Avoid rolling over bones or joints. Foam rolling is supposed to be a soft tissue exercise. Do your best to distinguish between soreness after workout and an injury. Although rolling over soreness can provide relief by increasing blood flow and faster healing, itֳ also possible that you could further irritate an injury if you stay on the same spot for too long. Staying on one spot for too long can cause damage to the tissue and bruising. I recommend a gentle approach. Start with only half of your body weight on the foam roller by using your hands to adjust the pressure. You can slowly take off pressure and work your full body weight into the roller.
What are the most important areas to roll?
Lie on your stomach with a foam roller under the front of your thigh and slowly roll back and forth from the bottom of your hip to the top of your knee.
Warning, this exercise can be painful.
Tight IT bands are typically the reason runners avoid foam rollers. But I can speak from experience; loosening my IT band has alleviated a lot of discomfort in my lower leg and along my ankle.
The IT band runs alongside your leg from your knee up to the bottom of your hip. When completing this exercise in the beginning, I recommend using your arms to take away some weight off the roller. Lie on your side and roll from just below your hip down to above your knee. Repeat this movement about four times at first and then work your way up to eight times over the next month.
With the foam roller under your thighs, roll from the knees up to the glutes. You can increase pressure by rolling one leg at a time.
Place the roller under your calf and rest your other foot on the floor. Roll from the ankle up to just below the knee. Be careful if you have Achilles tendon discomfort. You will irritate – and potentially worsen – Achilles injuries by foam rolling. Rotate your leg both inside and out to get the entire calf muscle. Remember, your muscles arenִ flat, you must roll around them for the full effect. Try putting one over the other to add pressure.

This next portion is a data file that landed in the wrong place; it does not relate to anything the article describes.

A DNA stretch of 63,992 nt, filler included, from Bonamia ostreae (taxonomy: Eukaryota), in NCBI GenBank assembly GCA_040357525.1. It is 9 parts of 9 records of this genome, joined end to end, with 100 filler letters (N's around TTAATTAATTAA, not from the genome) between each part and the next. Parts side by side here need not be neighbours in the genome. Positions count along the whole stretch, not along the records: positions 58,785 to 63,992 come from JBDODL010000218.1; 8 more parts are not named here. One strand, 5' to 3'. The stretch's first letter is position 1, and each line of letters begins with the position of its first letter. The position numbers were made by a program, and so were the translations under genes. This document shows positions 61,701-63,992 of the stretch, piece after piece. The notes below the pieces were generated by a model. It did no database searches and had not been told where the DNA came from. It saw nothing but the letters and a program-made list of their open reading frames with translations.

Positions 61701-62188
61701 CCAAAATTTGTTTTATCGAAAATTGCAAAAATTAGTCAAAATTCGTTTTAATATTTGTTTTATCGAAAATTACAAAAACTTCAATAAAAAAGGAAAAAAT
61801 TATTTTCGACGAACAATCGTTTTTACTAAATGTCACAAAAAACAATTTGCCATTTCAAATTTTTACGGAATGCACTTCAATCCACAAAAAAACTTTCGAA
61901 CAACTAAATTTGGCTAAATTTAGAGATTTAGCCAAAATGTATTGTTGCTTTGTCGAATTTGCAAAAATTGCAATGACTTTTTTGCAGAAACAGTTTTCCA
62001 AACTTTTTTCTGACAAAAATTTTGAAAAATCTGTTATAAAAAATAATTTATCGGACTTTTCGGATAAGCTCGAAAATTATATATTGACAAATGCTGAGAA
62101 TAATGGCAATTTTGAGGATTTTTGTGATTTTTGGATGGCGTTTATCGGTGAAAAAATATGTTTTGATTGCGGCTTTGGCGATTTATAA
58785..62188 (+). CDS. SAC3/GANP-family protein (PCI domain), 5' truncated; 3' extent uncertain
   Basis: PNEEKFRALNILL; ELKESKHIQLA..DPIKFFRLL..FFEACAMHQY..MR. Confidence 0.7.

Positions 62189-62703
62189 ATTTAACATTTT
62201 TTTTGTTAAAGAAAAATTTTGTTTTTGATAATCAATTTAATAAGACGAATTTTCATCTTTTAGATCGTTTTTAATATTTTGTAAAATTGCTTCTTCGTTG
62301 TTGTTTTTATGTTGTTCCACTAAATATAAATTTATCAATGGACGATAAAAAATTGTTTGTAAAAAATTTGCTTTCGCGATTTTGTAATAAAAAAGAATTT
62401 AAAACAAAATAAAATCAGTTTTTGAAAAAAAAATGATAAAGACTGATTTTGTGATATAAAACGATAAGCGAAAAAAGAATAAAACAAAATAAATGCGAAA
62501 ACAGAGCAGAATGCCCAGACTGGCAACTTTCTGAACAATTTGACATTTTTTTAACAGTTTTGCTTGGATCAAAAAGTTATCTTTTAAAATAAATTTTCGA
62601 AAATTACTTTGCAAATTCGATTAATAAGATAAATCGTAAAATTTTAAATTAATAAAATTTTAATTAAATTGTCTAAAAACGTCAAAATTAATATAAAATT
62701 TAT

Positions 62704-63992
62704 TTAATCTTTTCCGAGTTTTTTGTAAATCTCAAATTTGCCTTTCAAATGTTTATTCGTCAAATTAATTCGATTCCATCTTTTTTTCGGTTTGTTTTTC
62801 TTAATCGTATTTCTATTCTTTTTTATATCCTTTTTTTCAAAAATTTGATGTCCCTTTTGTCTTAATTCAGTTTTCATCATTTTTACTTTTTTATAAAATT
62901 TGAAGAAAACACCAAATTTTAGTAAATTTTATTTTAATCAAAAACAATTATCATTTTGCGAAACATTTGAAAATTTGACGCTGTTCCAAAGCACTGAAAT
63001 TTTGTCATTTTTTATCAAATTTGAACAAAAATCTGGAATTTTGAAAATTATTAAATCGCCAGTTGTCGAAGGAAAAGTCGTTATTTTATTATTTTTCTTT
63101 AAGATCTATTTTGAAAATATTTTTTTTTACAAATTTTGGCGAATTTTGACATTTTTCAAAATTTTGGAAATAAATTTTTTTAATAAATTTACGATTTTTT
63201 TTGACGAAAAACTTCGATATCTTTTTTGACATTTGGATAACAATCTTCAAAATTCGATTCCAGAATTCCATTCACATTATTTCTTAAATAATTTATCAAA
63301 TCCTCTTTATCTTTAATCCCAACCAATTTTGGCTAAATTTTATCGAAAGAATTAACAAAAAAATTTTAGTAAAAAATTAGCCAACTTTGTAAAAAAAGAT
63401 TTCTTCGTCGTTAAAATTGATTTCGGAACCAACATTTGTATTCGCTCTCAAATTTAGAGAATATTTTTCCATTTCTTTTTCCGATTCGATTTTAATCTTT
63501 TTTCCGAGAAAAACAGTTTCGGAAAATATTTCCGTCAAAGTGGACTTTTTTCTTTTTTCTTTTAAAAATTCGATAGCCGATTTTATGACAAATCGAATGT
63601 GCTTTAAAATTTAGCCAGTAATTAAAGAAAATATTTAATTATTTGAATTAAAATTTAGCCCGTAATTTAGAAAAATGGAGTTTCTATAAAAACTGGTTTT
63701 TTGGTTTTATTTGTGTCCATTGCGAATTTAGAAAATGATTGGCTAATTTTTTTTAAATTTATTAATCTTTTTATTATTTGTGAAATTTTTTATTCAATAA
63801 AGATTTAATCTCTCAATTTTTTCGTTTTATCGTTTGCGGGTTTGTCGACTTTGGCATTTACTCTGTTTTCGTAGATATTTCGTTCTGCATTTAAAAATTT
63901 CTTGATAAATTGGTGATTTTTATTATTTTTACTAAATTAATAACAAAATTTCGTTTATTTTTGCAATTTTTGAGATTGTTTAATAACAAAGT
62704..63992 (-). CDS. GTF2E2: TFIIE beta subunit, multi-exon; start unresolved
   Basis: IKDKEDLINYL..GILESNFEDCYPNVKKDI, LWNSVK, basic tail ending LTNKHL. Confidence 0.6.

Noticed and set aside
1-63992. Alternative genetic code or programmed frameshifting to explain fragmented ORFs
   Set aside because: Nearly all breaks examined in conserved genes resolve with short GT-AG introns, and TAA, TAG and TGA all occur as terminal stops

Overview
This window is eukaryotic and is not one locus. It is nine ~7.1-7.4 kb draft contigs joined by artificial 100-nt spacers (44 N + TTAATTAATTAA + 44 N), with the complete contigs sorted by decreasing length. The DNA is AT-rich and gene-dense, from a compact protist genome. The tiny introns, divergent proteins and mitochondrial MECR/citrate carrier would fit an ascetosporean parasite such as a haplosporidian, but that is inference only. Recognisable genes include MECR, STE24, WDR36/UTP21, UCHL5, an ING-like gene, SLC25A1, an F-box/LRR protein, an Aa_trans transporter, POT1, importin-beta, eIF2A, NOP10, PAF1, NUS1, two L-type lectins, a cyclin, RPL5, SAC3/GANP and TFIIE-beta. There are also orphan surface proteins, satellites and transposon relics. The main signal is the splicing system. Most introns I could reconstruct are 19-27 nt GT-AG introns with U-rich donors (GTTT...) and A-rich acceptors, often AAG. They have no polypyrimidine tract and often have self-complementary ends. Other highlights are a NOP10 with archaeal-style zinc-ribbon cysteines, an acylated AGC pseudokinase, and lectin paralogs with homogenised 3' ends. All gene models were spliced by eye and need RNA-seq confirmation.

What type of foam roller is best?
PhysioRoom.com offers a wide selection of foam rollers. My advice is donִ go cheap. If you plan on using your roller quite often, you should purchase a roller that is made of black dense styrofoam. This type of foam is highly durable and will last you much longer than a white or light colored foam roller. Some people like the knobs and bumps on a roller. I prefer a smooth roller. The dense foam rollers work the best and last longest.
When should you replace your foam roller?
If the foam is degrading, you should replace your roller because it will no longer have the same effect at releasing tension. Look to see if thereֳ any sagging in the middle of the roller. If you see white specks coming through the black on a black roller, then you should replace the roller.
 http://www.ncbi.nlm.nih.gov/pubmed/24343353 РFoam rolling as a recovery tool after an intense bout of physical activity. Macdonald GZ, Button DC, Drinkwater EJ, Behm DG.
Disclaimer: The content in this article is based on the authorֳ personal experience and thorough personal studies. The information provided here is designed to help you make informed decisions about your health. It is not intended as a substitute for any treatment that may have been prescribed by your doctor or physical therapist. All forms of exercise pose some inherent risks. The author advises readers to take full responsibility for their safety and know their limits. There is no guarantee that you will experience the same results and benefits as presented, and you accept that the risk that the results can differ by individual.
Dan Lyne is a long distance runner from Camas, WA. With over 36 years of running experience, he specialises in coaching long distance runners and helping them achieve their half and full marathon goals through his website, middleagemarathoner.com.